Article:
Last year, the US imposed sanctions on entities linked to the Moscow-backed Wagner mercenary group and its founder, Yevgeniy Prigozhin, in part over their role in Libya’s conflict.
Sasahara said that "the Russians are definitely looking to get a foothold into the continent [of Africa] and Libya is an extremely attractive launching pad for them".
Turkey's military presence also came under fire from lawmakers. In addition to dispatching thousands of Syrian mercenaries to the conflict, Ankara has established a formal military presence in Libya and is reportedly trying to develop a naval base along its Mediterranean coast.
Turkey, whose military intervention is widely credited with turning the conflict in favour of the government in Tripoli, has pushed back on calls that it withdraw its forces, claiming they were invited in 2019 by the country's internationally recognised government.
Sasahara said she believed a successful election would remove the "pretext" Turkey uses to justify its military position. "I think it would be very difficult for any country to defend its extensive military presence there [after elections]."
In another round of questioning, the US official appeared to cast doubt on claims that Moscow and Ankara had staked out military positions in Libya in return for lucrative construction and energy projects.
When asked by Democratic Congressman Brad Sherman if the US was "aware of any plans that would provide tens of billions of dollars of profit to either Russia or Turkey as a result of their involvement [in Libya]", the US official replied, "No."
'Million dollar question'
The lawmakers also tried to gauge the trajectory of internal actors inside Libya, who have increasingly been squabbling amongst themselves over the electoral framework and eligibility of candidates for the presidential race.
One contender is current Prime Minister Abdul Hamid Dbeibeh, a Gaddafi era construction magnate who initially promised not to run for office as part of an agreement that made him head of the interim government earlier this year.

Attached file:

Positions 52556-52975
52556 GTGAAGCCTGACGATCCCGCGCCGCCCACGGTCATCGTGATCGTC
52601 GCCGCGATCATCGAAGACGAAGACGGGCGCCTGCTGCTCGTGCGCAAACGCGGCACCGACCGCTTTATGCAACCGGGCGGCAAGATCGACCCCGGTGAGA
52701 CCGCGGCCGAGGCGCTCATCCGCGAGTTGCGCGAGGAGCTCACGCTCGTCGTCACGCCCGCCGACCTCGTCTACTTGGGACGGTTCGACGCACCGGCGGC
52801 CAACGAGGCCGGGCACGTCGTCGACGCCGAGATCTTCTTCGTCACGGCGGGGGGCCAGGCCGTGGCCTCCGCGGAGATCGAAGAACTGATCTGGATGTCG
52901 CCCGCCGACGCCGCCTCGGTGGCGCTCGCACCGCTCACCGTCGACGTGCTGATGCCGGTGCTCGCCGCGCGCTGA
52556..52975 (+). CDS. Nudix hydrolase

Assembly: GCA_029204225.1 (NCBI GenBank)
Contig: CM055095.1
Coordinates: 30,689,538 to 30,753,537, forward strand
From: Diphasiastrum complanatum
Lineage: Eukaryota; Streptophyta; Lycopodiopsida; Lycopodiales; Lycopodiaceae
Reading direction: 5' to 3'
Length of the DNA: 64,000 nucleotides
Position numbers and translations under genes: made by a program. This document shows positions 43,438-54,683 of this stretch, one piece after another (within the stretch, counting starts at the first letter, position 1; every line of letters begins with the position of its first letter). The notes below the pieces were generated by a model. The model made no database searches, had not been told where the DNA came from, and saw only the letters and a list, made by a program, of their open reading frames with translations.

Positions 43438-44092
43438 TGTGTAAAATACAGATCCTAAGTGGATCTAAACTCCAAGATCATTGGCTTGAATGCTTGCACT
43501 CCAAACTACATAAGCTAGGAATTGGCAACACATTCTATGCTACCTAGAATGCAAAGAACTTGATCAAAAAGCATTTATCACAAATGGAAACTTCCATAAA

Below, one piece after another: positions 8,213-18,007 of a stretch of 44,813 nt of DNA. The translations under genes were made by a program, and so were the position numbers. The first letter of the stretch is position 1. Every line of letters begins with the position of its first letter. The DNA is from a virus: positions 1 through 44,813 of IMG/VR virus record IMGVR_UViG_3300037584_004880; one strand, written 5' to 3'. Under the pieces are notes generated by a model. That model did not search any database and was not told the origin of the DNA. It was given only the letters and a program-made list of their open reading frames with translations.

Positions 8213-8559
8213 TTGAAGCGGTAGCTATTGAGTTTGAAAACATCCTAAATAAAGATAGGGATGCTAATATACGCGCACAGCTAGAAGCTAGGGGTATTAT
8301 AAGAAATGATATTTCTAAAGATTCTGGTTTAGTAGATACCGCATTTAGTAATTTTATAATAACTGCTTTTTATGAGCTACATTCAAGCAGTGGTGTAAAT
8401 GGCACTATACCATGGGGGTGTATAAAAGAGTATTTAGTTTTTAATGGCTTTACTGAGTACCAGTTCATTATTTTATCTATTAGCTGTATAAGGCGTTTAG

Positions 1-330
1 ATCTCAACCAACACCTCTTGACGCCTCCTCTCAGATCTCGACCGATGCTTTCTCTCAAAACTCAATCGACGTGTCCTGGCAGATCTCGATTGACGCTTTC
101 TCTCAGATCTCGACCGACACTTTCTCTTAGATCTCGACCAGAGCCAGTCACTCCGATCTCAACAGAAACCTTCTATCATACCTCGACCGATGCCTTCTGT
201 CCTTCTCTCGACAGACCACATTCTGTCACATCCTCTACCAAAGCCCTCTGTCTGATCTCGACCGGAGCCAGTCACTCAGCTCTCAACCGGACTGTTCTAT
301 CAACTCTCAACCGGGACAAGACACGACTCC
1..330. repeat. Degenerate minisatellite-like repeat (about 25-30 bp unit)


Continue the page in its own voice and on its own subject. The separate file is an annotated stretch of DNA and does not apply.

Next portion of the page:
Dbeibeh has used his position to dole out state funds to Libyans and has won some support across the east and west with programmes including state payments of more than $8,000 to newly married couples.
He is joined in the race by other contentious figures such as Saif al-Islam Gaddafi, the son of Libya's former strongman, and Haftar, who critics say is responsible for war crimes during his assault on Tripoli.
As the election date approaches, there are already signs that some factions in Libya may be positioning themselves to dispute the poll.
Khaled-al-Mishri, head of Libya's High Council of State, and a close ally of Turkey, called last month for a boycott of the vote after previously claiming the electoral laws had been written by Haftar's foreign backers.
Libya's interior minister pointed to a recent standoff at a courthouse in the country's south between supporters of Haftar and Gaddafi as evidence that the security situation in the country did not permit holding elections on time.
Asked by Burchett if Libya would remain stable in the case of a Gaddafi or Haftar victory in December, Sasahara said that it was "the million dollar question, and it's one that every Libyan is asking themselves".